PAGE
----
Are Democrats warming up to the idea of Charlie Crist becoming their 2014 nominee for governor? Over the weekend, two high profile Florida Democrats took the airwaves and seemed to have nothing but nice things to say about Crist, including Bob Graham, who even after years out of office remains one of the most high profile Democratic voices in the state.
Graham, the incredibly popular two-term governor and three-term senator, faced Crist back in 1998 when he was the Republican nominee to try and unseat the incumbent Democrat (a suicide mission at the time, but one that played out in the long run for Crist).
"Charlie and I, even when we were running against each other in '98, have had a close and cordial personal relationship," Graham told Bay News 9's Political Connections.
"I don't think it's a bad idea," Graham said when asked about the possibility of Crist running for governor as a Democrat. "We spent a couple of decades with Democrats registering as Republicans. It would be kind of nice to have a period where Republicans were coming home to the Democratic Party."
Former Miami Beach Senator Dan Gelber, who himself is still at least on the long list of potential Democratic nominees, also had nothing but nice things to say about Crist while being interviewed by CBS4's Jim DeFede on Facing South Florida this weekend. He too pointed out that he always had a cordial personal relationship with Crist.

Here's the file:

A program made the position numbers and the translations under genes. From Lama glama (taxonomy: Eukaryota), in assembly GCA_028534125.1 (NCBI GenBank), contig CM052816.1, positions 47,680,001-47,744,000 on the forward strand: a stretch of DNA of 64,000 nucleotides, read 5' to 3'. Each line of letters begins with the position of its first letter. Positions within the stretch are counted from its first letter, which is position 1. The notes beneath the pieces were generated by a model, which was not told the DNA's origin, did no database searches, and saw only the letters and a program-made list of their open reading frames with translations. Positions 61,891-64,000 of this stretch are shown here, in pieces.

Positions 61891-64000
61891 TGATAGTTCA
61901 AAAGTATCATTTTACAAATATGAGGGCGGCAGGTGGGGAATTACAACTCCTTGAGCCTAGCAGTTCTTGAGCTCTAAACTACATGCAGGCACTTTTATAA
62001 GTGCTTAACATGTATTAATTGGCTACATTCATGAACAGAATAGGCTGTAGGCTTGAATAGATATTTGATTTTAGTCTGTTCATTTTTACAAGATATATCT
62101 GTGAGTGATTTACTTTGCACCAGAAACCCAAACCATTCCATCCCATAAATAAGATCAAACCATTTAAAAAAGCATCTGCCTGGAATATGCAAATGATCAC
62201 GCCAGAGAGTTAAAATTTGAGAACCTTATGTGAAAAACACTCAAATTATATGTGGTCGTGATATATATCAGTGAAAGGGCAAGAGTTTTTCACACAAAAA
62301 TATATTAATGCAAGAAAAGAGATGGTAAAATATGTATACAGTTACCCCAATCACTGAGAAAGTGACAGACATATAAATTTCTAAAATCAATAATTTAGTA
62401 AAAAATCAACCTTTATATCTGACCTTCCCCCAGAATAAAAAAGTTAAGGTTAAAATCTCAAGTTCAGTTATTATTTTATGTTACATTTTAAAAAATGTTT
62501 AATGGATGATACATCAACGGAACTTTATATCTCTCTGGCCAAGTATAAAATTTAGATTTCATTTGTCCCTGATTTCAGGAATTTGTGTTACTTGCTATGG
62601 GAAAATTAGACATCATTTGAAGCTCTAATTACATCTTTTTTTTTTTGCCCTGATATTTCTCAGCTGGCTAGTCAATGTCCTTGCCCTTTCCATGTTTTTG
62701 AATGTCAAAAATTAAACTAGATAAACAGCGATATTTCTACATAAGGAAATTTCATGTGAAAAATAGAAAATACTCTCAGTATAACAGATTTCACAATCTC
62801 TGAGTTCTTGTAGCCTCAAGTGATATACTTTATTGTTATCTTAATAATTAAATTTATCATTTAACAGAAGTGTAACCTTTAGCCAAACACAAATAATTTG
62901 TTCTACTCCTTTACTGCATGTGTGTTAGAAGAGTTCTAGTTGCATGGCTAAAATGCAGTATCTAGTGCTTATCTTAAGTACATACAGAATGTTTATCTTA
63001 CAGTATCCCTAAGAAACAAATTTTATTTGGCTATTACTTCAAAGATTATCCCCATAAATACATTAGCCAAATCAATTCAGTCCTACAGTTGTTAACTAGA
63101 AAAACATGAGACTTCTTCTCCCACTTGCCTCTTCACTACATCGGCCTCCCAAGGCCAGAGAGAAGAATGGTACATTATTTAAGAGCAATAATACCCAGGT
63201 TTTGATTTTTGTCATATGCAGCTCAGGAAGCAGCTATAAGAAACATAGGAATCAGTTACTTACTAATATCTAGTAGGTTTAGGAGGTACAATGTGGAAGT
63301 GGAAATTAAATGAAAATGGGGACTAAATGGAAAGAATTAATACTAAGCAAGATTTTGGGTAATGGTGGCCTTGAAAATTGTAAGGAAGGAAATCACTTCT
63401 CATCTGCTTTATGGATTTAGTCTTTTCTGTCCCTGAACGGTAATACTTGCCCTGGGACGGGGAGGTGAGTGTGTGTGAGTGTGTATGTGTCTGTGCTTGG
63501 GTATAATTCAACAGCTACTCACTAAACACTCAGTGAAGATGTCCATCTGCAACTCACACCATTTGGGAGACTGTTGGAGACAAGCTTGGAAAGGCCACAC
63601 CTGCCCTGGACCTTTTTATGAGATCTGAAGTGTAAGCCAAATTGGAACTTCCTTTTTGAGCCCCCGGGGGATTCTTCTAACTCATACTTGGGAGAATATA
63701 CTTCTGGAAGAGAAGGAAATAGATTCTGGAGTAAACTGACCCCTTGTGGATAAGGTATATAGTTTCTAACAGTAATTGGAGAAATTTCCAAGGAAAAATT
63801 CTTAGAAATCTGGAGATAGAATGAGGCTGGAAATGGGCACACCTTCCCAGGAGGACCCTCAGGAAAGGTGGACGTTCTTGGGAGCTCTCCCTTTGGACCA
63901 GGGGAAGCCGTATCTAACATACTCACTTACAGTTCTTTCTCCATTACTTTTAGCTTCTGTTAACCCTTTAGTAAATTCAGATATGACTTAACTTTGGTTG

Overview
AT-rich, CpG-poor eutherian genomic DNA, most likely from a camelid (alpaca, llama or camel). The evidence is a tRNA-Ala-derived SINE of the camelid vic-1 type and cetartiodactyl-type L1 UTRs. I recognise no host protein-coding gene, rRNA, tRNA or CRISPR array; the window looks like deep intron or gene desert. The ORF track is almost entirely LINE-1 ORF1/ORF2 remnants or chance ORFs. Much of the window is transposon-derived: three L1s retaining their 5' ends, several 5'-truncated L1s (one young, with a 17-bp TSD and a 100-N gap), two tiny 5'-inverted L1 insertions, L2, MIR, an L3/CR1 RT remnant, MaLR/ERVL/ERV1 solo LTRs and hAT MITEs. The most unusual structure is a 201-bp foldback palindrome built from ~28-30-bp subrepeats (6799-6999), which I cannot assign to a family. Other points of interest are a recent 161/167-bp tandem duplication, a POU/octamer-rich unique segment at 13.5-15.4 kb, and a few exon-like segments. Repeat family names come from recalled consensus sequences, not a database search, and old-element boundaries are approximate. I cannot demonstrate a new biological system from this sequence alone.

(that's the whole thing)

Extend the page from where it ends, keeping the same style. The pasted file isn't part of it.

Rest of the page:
Considering that the Democrats could run a stick with googley eyes attached and it could still beat the deeply unpopular Rick Scott, it surprising so many Dems seem open to the idea of running a former Republican as their nominee. Considering Democrats have been virtually powerless in Tallahassee for more than a decade, wouldn't they want their best shot at retaking the governor's mansion in years to be with an actual Democrat?
Graham's comments seem telling, though. Perhaps some Democrats see the chance of nominating a moderate former-Republican as a way to repaint the state party as the natural home for moderates and independents as a stark contrast to the increasingly conservative and ideologue-heavy Republican Party of Florida.
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